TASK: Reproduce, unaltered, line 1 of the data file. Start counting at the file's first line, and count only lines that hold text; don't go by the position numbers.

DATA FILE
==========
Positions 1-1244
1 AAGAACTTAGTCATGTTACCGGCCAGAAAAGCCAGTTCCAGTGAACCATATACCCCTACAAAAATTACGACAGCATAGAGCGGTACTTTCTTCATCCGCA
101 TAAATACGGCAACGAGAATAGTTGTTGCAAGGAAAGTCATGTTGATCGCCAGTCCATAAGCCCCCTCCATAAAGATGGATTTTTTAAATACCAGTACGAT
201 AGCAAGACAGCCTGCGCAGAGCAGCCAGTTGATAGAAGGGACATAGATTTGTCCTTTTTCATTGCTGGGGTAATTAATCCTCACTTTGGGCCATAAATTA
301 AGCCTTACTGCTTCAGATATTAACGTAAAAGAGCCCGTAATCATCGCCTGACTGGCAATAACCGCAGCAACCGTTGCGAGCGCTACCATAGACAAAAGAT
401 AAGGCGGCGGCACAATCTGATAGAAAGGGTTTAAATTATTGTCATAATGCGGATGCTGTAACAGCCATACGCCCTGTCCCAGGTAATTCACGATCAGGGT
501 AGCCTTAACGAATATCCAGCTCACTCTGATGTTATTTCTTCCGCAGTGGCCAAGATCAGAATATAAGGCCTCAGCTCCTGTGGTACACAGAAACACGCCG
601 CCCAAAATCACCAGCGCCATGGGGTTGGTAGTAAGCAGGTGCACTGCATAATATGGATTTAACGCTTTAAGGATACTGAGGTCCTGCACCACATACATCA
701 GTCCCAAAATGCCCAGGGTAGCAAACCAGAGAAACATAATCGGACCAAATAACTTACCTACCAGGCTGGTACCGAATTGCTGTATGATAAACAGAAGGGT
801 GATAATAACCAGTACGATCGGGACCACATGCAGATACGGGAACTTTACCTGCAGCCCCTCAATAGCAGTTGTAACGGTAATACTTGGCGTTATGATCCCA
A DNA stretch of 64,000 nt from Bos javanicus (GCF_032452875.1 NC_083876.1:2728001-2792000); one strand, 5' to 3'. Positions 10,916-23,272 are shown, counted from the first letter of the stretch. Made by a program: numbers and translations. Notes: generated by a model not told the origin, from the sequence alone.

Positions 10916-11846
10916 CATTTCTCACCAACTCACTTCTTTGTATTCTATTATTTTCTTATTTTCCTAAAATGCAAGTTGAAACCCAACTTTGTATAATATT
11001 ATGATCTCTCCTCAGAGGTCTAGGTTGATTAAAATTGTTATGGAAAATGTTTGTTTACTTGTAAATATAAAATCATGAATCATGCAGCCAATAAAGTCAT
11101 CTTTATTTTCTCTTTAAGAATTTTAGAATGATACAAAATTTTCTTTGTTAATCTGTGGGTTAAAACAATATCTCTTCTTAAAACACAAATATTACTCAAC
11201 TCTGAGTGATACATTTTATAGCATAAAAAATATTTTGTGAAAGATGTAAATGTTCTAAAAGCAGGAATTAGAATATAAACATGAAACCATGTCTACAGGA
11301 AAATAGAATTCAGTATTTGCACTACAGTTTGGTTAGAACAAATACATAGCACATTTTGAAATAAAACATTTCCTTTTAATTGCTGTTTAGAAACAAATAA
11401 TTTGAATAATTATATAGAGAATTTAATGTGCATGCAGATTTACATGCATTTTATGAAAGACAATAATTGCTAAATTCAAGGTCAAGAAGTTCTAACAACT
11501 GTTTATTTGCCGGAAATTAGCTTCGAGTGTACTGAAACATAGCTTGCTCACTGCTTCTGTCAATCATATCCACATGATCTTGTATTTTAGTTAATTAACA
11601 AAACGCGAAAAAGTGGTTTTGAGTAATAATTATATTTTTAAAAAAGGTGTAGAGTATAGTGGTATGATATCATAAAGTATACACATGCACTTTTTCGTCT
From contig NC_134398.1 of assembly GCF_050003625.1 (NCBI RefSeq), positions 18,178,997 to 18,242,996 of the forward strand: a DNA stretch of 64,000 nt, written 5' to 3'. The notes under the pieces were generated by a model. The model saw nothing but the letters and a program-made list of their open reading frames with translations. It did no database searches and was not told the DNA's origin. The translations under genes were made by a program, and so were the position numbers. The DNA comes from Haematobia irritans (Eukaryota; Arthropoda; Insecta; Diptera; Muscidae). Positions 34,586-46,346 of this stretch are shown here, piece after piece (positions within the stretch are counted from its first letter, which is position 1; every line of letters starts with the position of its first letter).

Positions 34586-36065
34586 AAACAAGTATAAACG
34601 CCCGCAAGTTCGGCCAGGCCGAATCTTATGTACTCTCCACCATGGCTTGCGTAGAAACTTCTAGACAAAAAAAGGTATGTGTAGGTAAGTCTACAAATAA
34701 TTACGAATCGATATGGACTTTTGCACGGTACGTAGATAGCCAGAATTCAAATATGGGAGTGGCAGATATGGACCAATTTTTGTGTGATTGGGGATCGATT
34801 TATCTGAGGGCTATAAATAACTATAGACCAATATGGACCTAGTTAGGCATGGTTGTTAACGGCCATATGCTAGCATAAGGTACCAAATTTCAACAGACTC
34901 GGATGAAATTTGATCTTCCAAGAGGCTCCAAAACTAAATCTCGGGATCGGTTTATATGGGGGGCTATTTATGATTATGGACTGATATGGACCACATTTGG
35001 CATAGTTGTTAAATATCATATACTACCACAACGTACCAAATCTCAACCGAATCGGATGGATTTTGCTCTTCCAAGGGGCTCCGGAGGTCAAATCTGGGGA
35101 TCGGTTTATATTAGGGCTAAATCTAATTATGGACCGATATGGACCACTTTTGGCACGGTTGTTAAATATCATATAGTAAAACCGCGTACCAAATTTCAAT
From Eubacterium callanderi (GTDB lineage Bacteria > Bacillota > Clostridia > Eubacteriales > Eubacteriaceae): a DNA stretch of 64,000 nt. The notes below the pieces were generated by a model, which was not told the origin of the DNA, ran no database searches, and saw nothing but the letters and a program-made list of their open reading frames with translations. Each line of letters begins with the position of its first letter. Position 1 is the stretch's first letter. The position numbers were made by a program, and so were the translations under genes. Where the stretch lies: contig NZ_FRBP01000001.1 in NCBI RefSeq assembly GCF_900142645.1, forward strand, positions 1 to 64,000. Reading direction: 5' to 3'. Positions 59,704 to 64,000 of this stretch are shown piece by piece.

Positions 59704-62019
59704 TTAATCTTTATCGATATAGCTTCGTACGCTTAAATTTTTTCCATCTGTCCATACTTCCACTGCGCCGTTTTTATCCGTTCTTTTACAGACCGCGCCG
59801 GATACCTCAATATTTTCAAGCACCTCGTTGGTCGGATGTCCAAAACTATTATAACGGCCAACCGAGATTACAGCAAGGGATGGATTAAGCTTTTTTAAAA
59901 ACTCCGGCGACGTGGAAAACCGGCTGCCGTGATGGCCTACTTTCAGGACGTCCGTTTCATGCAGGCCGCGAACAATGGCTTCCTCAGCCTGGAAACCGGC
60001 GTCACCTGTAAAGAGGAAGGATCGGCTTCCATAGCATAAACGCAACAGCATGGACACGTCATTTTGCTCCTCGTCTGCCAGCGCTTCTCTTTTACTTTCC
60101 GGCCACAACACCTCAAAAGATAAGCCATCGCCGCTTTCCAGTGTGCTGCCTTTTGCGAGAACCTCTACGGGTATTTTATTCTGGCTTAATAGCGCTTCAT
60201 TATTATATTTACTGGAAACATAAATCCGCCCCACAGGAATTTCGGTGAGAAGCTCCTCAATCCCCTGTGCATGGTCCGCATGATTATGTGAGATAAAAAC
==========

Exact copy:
Positions 1-1244